Include Arizona Cardinals coach Bruce Arians in that group.
“Yes, I thought [Freeman] was an extremely talented young guy,” Arians said. “Don’t know why. Not being there day-to-day, you just hear stories but I know this: He’s a big, strong, athletic guy who can throw the football.”
The change at quarterback won’t alter the Cardinals’ preparations, Arians said. The team prepares for an offense, not a player, but Freeman brought a mobile dynamic that Glennon doesn’t.
And since this will be Glennon’s first NFL game, it’d be wise to suspect that the Cardinals' front line is licking its chops.
Even though Arians believes Arizona has an advantage facing a first-time rookie starter, he was a fan of Glennon during the evaluation process earlier this year.
“Oh, I loved him,” Arians said. “Big, strong arm. Big, strong guy. Knew his older brother and good family, good football family. Tough, good leader.”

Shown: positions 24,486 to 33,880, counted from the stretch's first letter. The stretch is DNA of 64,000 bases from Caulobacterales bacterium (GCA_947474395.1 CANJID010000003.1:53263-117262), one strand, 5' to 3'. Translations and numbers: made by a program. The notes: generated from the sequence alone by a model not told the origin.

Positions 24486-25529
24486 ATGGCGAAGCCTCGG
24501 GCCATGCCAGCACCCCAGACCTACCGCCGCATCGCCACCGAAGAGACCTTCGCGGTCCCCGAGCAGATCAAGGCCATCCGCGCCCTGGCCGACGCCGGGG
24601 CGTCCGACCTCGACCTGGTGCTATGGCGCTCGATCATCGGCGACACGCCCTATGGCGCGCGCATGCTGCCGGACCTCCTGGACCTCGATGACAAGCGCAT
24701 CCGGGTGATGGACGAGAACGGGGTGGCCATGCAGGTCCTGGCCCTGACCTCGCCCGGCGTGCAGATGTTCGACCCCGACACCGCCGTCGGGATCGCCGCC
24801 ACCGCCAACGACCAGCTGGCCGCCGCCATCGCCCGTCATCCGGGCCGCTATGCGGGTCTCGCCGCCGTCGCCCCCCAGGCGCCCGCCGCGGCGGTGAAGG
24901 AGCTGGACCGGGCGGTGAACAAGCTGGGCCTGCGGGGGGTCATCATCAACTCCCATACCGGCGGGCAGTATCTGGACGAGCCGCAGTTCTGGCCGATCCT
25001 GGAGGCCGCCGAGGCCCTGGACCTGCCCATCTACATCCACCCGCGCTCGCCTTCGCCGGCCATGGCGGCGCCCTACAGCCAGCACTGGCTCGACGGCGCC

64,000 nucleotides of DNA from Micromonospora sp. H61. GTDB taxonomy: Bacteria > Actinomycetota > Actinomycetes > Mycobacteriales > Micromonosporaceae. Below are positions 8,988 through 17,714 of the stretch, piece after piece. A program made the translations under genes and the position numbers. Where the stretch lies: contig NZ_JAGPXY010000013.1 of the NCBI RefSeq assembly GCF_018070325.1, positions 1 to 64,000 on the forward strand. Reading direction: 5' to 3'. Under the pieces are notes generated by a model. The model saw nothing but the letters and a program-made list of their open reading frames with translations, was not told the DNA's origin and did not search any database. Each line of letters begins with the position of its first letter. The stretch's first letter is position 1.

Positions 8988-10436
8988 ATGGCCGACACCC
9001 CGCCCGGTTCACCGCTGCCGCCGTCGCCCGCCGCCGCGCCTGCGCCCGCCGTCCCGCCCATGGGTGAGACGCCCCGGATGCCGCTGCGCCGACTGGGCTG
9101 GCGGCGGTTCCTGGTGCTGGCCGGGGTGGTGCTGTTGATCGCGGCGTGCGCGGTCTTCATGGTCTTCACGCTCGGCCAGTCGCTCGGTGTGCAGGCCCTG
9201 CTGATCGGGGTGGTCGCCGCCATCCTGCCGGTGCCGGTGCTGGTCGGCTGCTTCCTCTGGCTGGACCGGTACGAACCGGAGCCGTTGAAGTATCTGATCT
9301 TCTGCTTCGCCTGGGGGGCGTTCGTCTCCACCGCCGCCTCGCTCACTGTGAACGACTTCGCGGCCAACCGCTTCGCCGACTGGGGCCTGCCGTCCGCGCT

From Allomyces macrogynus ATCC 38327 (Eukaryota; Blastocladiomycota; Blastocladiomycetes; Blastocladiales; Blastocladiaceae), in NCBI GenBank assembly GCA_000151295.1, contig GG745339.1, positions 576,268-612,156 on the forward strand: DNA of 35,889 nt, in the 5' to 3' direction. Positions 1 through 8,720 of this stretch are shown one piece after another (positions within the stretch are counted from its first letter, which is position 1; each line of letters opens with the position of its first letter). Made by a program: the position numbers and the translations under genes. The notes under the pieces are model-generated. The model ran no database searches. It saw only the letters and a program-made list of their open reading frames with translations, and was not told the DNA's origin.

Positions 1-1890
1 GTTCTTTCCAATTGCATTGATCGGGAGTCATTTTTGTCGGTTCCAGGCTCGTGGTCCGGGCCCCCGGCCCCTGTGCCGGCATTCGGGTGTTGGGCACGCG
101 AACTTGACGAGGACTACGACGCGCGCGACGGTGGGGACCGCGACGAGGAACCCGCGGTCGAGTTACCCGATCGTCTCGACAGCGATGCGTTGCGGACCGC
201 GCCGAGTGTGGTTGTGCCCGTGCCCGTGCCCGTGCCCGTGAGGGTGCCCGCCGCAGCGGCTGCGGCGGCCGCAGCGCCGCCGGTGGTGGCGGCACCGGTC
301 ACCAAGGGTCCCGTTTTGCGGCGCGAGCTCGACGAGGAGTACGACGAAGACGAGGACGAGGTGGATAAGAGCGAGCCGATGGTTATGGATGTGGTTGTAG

“That says a lot about him,” Arians said.
Without being privy to the inside information about Tampa Bay’s decision to pull Freeman after an 0-3 start, just five days before a game, and during a week that leads into a bye, Arians was able to bring a head coach’s perspective to the situation. There are times when an organization needs to make a move and there’s no backtracking.
“At that point in time you’re moving on,” Arians said. “There’s no moving back. You’re moving on. When they drafted Mike Glennon, they thought they were moving on and they made that decision. That’s part of the business of head coach and general manager.
“They obviously saw something last year that they wanted to make this move.”